On Mon, 2006-04-24 at 15:08 +0200, Martin Maechler wrote:

> >>>>> "Lorenzo" == Lorenzo Isella <

[hidden email]>

> >>>>> on Mon, 24 Apr 2006 00:10:41 +0200 writes:

>

> Lorenzo> Dear All,

> Lorenzo> I am experiencing some problems in fitting a trimodal distribution (which

> Lorenzo> should be thought as a sum of three Gaussian distributions) using the nls

> Lorenzo> function for nonlinear fittings.

> Lorenzo> As a test, just consider the very simple code:

>

> Lorenzo> rm(list=ls());

> Lorenzo> mydata<-rnorm(10000,0,4);

> Lorenzo> mydens<-density(mydata,kernel="gaussian");

> Lorenzo> y1<-mydens$y;

> Lorenzo> x1<-mydens$x;

> Lorenzo> myfit<-nls(y1~A*exp(-x1^2/sig));

>

> (it's slightly inefficient and completely unnecessary to append

> an empty statement to every line -- which you

> do incidentally if you add superfluous ';' at end of lines )

>

>

> Lorenzo> which I use to get the empirical density (as I would from real experimental

> Lorenzo> data) and test it against a Gaussian ansatz.

> Lorenzo> Well, either R always crashes for a segmentation fault and I have to restart

> Lorenzo> it manually or I get this output:

>

> Lorenzo> Error in match.call(definition, call, expand.dots) :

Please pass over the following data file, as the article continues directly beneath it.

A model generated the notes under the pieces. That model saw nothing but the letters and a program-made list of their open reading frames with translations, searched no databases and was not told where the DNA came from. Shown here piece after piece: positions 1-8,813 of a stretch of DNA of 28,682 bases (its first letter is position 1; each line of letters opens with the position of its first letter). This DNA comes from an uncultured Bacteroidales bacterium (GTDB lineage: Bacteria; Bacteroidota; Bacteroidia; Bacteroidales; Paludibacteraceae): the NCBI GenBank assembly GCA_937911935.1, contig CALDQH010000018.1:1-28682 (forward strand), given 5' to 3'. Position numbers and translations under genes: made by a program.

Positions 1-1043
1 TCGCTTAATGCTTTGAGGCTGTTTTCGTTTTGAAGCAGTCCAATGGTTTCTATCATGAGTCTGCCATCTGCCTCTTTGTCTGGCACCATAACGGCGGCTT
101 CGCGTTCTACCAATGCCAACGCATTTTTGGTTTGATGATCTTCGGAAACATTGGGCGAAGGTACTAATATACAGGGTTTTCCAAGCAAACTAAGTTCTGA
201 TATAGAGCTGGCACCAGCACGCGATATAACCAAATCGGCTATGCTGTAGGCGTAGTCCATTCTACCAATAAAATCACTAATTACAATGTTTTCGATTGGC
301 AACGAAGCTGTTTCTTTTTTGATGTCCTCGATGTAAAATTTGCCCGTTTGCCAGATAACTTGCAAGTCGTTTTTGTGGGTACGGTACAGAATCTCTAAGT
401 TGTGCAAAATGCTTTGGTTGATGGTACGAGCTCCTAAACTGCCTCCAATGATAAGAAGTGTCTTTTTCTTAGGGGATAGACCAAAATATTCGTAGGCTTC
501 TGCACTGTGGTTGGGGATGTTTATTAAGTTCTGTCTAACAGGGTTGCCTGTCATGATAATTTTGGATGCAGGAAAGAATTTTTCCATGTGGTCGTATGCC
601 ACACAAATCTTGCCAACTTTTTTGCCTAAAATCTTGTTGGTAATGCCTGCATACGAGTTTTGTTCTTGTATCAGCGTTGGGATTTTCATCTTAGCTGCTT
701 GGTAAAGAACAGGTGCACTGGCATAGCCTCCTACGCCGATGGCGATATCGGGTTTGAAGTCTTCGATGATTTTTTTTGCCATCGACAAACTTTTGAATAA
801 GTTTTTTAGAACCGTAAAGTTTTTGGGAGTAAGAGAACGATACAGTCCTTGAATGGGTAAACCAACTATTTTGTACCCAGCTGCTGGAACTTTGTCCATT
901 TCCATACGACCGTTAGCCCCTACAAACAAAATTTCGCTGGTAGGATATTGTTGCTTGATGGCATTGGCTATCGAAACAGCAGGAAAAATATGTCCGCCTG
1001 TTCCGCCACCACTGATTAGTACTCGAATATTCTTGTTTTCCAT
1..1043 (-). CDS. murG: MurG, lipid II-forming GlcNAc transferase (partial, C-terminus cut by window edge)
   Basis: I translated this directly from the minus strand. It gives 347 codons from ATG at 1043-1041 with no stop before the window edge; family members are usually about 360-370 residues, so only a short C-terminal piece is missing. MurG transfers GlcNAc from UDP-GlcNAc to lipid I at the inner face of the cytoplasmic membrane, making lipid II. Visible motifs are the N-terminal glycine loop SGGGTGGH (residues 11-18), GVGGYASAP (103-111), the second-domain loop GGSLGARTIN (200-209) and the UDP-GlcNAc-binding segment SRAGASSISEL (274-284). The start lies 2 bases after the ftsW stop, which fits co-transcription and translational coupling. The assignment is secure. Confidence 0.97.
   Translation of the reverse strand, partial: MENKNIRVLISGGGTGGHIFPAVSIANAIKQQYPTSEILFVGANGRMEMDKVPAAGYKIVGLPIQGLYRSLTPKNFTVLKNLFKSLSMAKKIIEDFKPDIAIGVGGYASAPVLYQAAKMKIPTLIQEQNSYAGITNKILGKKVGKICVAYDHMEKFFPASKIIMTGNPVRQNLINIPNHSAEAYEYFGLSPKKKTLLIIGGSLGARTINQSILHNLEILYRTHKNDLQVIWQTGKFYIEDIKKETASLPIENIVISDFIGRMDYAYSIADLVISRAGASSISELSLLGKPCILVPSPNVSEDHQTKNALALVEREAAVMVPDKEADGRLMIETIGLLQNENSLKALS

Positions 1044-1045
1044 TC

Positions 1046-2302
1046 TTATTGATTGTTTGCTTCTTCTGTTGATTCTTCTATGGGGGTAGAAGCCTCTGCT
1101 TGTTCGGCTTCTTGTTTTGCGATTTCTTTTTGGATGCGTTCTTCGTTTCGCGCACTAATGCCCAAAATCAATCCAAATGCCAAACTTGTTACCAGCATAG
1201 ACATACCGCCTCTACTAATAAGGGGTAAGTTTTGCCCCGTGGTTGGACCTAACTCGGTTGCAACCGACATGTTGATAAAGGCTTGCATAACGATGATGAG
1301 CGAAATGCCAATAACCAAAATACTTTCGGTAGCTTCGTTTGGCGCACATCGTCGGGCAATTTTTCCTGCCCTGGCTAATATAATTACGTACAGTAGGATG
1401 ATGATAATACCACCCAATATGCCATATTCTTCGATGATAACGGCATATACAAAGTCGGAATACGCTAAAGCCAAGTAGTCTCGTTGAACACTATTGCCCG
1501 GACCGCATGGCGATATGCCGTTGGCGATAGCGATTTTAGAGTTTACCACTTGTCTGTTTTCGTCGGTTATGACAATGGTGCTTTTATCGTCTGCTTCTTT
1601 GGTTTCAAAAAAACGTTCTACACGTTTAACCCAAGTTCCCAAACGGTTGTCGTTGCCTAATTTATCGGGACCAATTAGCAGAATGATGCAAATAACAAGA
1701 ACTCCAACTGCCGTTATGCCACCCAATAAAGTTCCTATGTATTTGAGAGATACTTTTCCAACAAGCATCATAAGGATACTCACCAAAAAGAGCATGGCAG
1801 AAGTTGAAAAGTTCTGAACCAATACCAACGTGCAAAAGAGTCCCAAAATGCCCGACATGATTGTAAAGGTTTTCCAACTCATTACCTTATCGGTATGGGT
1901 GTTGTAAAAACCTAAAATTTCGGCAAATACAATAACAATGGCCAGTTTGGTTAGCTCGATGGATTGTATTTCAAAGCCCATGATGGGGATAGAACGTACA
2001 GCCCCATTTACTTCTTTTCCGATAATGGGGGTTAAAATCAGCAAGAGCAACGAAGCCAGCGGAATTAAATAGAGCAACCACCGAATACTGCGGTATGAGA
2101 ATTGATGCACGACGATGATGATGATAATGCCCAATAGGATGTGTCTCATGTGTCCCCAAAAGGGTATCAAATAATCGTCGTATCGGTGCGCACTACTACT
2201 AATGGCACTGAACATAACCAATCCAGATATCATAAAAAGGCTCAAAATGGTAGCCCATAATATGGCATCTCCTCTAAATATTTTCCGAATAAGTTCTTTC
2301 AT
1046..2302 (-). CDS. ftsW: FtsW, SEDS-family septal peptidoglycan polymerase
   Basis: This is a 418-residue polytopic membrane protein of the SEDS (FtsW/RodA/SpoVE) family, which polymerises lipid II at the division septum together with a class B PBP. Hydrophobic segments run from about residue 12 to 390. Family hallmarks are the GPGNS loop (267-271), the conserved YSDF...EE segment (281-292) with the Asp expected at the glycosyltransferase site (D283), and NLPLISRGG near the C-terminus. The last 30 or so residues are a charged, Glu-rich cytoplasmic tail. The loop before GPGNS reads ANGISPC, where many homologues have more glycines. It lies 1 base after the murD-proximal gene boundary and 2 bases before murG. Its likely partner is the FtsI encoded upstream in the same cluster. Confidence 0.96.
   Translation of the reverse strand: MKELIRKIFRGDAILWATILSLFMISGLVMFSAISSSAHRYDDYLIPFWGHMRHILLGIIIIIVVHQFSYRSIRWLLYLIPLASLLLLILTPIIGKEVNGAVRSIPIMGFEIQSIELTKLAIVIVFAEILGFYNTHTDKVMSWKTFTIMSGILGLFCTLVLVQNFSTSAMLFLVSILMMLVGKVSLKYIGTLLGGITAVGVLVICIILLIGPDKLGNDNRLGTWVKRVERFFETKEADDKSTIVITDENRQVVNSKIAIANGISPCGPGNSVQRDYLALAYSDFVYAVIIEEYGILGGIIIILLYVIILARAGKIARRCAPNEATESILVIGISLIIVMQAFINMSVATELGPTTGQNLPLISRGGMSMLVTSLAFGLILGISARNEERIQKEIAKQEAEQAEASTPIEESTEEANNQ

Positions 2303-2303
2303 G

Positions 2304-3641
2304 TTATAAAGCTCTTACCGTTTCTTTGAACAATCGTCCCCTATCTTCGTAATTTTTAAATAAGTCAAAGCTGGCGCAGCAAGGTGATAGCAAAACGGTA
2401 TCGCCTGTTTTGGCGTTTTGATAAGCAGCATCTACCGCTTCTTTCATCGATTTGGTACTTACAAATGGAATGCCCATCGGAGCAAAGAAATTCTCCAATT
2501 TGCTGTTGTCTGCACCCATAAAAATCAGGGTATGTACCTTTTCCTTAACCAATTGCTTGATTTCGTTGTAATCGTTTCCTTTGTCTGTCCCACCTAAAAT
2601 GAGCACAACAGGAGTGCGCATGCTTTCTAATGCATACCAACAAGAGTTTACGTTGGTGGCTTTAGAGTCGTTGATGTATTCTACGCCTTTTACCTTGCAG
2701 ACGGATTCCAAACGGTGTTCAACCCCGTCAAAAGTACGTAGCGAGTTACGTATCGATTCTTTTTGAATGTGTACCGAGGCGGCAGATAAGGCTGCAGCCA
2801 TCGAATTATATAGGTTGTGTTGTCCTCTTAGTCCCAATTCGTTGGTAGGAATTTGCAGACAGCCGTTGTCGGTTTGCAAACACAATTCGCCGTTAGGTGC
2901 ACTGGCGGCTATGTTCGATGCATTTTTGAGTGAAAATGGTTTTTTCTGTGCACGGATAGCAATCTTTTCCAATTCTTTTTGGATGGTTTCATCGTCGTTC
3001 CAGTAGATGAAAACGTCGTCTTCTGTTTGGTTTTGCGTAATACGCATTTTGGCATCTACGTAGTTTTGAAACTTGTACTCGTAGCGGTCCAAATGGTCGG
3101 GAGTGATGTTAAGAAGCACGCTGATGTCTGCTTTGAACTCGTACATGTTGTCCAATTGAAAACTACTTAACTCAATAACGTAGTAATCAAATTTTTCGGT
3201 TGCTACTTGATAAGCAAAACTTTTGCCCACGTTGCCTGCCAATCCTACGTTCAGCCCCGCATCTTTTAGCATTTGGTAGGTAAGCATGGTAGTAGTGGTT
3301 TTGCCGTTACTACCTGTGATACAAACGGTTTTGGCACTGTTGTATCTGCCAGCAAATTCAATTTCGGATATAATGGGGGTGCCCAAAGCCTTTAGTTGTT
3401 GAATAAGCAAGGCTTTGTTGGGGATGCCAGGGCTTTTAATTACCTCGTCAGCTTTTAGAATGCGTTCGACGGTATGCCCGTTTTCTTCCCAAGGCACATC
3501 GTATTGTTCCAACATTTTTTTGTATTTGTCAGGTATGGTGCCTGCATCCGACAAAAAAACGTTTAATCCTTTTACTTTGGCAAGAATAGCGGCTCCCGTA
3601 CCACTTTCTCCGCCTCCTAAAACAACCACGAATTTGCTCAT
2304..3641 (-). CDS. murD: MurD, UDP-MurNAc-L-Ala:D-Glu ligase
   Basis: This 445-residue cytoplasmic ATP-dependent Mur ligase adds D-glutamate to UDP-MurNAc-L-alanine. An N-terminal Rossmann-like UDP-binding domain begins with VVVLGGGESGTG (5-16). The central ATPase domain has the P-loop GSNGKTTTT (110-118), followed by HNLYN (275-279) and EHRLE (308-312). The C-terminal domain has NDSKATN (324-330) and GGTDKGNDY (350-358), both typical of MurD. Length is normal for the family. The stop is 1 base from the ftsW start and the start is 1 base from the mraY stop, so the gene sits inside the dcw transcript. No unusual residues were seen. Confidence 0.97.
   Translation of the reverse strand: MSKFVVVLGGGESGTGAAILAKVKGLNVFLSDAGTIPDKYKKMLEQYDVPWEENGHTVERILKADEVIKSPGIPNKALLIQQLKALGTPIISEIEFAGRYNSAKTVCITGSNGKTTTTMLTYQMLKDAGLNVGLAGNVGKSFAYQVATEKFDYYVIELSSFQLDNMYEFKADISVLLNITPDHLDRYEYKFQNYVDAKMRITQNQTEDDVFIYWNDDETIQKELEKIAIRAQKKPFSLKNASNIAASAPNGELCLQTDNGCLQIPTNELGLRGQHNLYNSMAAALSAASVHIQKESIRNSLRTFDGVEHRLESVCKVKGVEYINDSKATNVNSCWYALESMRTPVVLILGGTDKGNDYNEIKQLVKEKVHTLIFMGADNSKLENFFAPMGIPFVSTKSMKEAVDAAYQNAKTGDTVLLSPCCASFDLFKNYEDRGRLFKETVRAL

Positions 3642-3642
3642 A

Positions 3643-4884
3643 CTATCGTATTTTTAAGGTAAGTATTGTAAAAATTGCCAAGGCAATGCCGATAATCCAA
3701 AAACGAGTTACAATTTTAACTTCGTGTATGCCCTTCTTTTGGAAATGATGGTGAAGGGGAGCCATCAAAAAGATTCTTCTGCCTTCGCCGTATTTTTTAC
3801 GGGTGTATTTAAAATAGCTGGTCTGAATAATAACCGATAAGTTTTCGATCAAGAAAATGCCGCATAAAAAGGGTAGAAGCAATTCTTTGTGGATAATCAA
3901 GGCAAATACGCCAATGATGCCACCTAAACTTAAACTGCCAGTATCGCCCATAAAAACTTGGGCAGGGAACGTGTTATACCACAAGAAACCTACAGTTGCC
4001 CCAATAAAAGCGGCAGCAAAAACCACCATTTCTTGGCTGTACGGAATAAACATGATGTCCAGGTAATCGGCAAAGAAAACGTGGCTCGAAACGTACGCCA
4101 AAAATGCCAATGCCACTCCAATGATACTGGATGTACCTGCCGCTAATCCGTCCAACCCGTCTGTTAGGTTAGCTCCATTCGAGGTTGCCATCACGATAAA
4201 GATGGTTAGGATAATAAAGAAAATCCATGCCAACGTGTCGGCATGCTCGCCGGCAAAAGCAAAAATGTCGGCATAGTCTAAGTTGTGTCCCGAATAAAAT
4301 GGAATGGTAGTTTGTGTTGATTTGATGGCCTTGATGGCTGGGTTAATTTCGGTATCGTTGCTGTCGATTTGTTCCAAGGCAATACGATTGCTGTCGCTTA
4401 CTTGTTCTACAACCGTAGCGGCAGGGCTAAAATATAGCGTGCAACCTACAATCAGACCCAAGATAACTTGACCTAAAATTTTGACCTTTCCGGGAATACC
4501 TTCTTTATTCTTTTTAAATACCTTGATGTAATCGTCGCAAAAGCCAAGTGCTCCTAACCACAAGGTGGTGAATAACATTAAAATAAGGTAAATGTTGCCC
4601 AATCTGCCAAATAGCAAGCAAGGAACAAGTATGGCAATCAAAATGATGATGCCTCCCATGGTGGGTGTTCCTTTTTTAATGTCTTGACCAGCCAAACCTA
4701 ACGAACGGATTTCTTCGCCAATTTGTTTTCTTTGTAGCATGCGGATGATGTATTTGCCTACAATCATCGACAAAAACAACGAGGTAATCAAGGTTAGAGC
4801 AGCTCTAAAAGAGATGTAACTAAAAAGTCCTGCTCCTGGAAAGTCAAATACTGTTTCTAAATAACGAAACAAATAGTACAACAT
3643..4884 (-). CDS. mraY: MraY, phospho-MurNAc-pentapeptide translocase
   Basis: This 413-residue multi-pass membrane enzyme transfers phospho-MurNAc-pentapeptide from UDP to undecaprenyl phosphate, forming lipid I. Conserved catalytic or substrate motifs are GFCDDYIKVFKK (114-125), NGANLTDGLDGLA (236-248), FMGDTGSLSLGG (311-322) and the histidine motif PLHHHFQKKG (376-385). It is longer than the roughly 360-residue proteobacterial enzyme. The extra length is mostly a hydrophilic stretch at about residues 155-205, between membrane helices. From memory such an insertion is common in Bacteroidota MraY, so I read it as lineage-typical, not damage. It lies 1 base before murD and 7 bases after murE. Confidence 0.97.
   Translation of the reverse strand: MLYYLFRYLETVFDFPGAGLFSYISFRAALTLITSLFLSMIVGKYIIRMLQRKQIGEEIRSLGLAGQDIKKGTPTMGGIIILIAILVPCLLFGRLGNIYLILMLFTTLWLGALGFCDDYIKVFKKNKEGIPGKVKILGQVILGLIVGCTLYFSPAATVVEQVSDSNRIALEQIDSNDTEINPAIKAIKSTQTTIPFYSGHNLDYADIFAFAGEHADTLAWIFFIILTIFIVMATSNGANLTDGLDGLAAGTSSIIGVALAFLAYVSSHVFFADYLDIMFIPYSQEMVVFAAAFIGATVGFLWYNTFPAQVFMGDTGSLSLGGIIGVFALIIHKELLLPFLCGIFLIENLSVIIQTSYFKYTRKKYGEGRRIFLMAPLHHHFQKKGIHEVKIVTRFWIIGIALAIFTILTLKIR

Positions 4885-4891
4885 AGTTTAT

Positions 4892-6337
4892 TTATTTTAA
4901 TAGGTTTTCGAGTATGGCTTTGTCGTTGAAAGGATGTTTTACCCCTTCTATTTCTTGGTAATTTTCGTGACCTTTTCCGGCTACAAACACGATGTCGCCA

> Lorenzo> '.Primitiv�i�d�������������...' is not a function

>

> I cannot confirm any segmentation fault (and if you really get

> them, indeed your R *installation* is buggy (or outdated)), but

> indeed, you've revealed a buglet in nls() - which is still

> present in R 2.3.0 which has been released a few hours ago.

> Thank you for reporting it as a reproducible example!

>

> I'm going to try to fix the bug.

>

> Lorenzo> Am I missing the obvious or is there some bug in my R build?

>

> As others have said (implicitly): you're missing the facts

>

> - that it's rather bad idea to fit "data" to a density estimate.

> - if your density has a closed from, you should rather use

> maximum likelihood, typically most easily via MASS::fitdistr

>

> Martin

Thanks everybody for their advice.

Granted that I had better use fitdistr for my particular problem, how do

I feed a particular density function of my own choice into it?

E.g., consider the case of Gaussian-distributed data and suppose there

is no "normal" argument for the fitdistr().

mysample<-rnorm(10000,2,4)

You want to model the data as drawn from the probability distribution

A*exp(-(x-mu)^2/sig), where x is an experimental data and have A, mu and

sigma as parameters to fit.

I read the help(fitdistr) page, but there is not an example with a

user-provided probability density and I did not get very far with my

attempts.

Best regards and thanks in advance for your help

Lorenzo

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